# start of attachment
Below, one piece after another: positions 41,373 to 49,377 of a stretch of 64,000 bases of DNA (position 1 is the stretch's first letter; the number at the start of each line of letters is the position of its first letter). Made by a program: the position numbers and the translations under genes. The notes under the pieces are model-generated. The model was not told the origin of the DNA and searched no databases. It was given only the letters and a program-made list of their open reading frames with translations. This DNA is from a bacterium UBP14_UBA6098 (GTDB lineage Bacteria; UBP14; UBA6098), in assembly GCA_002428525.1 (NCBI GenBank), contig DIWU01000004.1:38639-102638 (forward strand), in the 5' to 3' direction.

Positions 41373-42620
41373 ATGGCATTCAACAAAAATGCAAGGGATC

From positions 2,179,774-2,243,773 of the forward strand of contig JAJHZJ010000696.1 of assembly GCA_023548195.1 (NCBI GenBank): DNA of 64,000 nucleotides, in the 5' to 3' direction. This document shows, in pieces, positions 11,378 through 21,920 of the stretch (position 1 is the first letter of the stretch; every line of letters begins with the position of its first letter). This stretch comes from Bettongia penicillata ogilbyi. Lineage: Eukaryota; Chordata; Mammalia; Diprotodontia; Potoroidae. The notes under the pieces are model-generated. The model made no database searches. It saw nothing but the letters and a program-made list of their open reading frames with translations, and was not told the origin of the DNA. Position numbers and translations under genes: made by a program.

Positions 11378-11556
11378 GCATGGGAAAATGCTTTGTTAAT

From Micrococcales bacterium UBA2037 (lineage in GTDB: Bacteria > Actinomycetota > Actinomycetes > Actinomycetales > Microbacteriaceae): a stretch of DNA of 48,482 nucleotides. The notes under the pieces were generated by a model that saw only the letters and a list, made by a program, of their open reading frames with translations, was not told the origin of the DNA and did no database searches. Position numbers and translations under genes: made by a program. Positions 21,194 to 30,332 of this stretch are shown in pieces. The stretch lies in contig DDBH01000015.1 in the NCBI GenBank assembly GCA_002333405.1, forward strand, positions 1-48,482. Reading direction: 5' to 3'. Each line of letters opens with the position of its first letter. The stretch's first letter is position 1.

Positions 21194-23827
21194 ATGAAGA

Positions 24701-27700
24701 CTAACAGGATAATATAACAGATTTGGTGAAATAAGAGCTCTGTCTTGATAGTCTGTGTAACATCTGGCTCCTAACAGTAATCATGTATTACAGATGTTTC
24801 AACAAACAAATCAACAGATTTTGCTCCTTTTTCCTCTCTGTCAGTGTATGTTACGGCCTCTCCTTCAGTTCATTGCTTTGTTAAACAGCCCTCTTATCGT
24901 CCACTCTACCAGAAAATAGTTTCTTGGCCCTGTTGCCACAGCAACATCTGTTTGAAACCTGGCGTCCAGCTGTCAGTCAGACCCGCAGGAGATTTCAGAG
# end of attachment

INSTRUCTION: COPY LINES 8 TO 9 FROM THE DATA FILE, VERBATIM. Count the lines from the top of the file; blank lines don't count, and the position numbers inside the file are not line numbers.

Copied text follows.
Positions 21194-23827
21194 ATGAAGA